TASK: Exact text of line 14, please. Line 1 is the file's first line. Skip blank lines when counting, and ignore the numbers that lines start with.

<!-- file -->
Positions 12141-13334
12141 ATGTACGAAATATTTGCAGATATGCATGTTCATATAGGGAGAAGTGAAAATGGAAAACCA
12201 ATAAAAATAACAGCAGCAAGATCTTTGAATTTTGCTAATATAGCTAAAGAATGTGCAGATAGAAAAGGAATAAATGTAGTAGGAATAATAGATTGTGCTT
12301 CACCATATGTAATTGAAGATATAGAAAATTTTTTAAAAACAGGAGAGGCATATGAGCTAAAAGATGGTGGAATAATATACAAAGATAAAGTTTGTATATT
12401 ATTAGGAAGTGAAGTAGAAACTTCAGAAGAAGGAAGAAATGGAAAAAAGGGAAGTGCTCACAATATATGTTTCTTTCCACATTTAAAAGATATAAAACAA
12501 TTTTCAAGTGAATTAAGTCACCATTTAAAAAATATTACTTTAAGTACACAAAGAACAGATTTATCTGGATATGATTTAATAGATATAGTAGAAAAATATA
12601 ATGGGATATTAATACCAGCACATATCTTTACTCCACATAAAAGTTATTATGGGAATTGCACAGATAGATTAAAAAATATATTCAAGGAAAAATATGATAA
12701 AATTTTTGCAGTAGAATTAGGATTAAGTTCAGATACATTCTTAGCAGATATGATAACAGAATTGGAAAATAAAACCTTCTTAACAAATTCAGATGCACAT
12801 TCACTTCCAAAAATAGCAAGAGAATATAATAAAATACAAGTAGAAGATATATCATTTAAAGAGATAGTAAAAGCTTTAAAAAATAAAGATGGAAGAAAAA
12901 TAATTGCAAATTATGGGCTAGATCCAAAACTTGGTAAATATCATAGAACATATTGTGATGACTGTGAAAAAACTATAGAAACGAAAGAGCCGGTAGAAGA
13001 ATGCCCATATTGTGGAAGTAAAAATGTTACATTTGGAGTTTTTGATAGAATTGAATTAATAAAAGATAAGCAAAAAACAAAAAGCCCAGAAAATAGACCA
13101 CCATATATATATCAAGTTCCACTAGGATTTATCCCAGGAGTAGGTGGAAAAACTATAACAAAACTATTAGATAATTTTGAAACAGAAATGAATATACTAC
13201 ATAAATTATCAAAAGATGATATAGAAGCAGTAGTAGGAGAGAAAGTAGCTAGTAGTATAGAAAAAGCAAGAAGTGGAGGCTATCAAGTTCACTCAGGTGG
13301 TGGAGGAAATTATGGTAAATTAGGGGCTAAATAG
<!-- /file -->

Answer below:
13301 TGGAGGAAATTATGGTAAATTAGGGGCTAAATAG